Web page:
BVL Executive Director Mary Harrar will never forget the first time she met Dennis Brummitt at the 2016 USBC Convention in Las Vegas. Harrar had heard about the affable veteran who was also an all-star BVL fundraiser in Arizona. When she walked up to introduce herself, Harrar mentioned that she had been told he was a former Marine.

Brummitt gave her the response that still makes her smile today: “Once a Marine, always a Marine”.

That moment was a glimpse into what fuels Brummitt’s drive to give back to his fellow veterans through BVL. “When you talk to Dennis about being a Marine, he is so passionate about helping his brothers and sisters, fellow veterans – it’s become his goal,” said Harrar. “He is persistent and sincere, and he doesn’t let people not give him money. When you see Dennis, you open your wallet,” she adds with a laugh. “He is the sweetest bulldog I’ve ever met.”

That bulldog started his military service soon after attending Northern Arizona University, a place Brummitt said he “spent more time rodeoing and playing bridge than I did anything else.” He decided that with the Draft coming up, it was time to “get my butt to where I want to be”. In December 1965, he enlisted in the Marine Corps where he trained to be a tank mechanic. The first tour in Vietnam started on Labor Day 1966. He returned in February 1968 during the Tet Offensive for a year-long stint. His second tour was motivated by his brother, who was a forward observer in Vietnam. After leaving military service in 1969, Brummitt worked with the Phoenix police department for a few months before moving to Northern California. There, his job with JC Penney evolved into a regional security management position covering 11 Western states.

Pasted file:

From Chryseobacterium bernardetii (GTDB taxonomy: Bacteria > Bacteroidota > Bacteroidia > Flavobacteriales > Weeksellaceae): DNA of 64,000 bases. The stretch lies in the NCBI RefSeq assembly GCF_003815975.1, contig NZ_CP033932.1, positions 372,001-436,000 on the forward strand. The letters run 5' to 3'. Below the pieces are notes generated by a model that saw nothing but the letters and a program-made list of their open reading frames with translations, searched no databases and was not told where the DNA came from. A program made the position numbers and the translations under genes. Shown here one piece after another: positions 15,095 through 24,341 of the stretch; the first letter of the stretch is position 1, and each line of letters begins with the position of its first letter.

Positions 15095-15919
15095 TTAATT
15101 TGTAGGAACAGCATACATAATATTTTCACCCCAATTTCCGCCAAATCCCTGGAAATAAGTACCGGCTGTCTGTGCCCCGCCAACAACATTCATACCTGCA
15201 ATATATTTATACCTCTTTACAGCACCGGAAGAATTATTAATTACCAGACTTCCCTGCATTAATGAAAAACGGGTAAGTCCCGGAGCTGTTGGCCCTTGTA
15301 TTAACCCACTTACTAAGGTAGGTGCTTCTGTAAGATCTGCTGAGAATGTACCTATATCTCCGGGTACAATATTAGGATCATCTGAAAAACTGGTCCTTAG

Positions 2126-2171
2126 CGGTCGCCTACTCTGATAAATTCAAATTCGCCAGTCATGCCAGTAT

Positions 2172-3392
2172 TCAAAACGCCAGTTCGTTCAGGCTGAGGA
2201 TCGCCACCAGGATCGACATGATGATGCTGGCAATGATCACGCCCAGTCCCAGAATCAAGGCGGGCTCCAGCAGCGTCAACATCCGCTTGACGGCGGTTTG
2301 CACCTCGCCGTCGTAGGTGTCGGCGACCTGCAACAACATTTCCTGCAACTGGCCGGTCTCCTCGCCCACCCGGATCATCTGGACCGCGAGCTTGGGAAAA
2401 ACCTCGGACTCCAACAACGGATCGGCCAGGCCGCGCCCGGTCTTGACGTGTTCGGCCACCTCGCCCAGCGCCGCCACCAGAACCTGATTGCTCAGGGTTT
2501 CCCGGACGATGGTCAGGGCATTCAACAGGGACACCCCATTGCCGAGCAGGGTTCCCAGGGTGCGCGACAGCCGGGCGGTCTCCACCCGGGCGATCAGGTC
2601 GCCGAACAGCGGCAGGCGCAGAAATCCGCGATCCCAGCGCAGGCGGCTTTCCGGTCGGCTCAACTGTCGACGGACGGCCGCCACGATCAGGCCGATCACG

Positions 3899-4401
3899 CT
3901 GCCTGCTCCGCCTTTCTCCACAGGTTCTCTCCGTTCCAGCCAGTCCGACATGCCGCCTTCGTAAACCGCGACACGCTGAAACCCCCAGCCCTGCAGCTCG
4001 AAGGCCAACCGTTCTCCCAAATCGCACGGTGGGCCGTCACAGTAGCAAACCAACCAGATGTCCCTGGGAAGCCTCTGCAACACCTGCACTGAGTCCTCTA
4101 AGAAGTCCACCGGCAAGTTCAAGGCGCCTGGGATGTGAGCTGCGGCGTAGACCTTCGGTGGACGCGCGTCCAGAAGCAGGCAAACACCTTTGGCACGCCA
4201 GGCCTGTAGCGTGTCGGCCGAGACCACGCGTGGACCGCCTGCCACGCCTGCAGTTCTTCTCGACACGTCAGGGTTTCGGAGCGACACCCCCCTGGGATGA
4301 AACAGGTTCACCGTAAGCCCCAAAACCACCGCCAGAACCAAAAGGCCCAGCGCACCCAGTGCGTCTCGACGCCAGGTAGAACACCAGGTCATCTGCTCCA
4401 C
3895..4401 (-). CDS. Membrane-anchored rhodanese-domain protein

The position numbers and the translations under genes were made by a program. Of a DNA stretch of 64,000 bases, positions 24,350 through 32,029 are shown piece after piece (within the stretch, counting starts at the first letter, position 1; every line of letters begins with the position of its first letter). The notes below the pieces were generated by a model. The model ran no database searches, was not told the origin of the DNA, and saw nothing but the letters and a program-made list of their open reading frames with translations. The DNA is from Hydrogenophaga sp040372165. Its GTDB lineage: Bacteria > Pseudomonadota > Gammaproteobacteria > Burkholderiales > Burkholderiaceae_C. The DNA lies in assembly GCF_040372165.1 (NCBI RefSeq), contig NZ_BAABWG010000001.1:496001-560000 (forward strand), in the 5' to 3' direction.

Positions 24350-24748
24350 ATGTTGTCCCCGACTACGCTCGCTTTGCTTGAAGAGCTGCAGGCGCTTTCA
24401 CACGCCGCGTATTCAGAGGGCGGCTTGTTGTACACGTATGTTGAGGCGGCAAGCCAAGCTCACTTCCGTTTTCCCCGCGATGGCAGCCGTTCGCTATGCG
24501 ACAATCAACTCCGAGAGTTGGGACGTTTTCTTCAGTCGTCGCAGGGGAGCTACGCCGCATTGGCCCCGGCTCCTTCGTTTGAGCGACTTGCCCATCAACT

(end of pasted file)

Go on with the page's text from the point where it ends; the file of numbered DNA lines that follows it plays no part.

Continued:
A few years later, Brummitt and his wife returned to her home state of Maryland, but a family medical emergency brought him back to the West Coast to help his younger sister care for their ill mother. A part-time job with AMF Bowling then became a full-time career after his mother passed in 1997. His childhood connection with bowling, where he was a pinsetter as a young boy, was rekindled even as two heart attacks and a simultaneous bilateral knee replacement sidelined Brummitt from the sport he loved when he went on disability in 2004.

Physical challenges curtailed his on-the-lanes participation, but it didn’t slow down his passion for bowling. Serving in several roles with local bowling associations for the better part of two decades, Brummitt was elected as president of Metro Phoenix USBC in 2018.

Bowling associations are responsible for much of the annual BVL funds raised to support recreation therapy for veterans. Metro Phoenix USBC, led by Marine veteran Dennis Brummitt (pictured with BVL representative Libbi Fletcher), has raised more than $200,000 for BVL since 2010. The funds have been used to support VA recreation therapy programs at a number of facilities including Arizona State Veterans Hospital, Tucson VA Medical Center and Carl Hayden VA Hospital.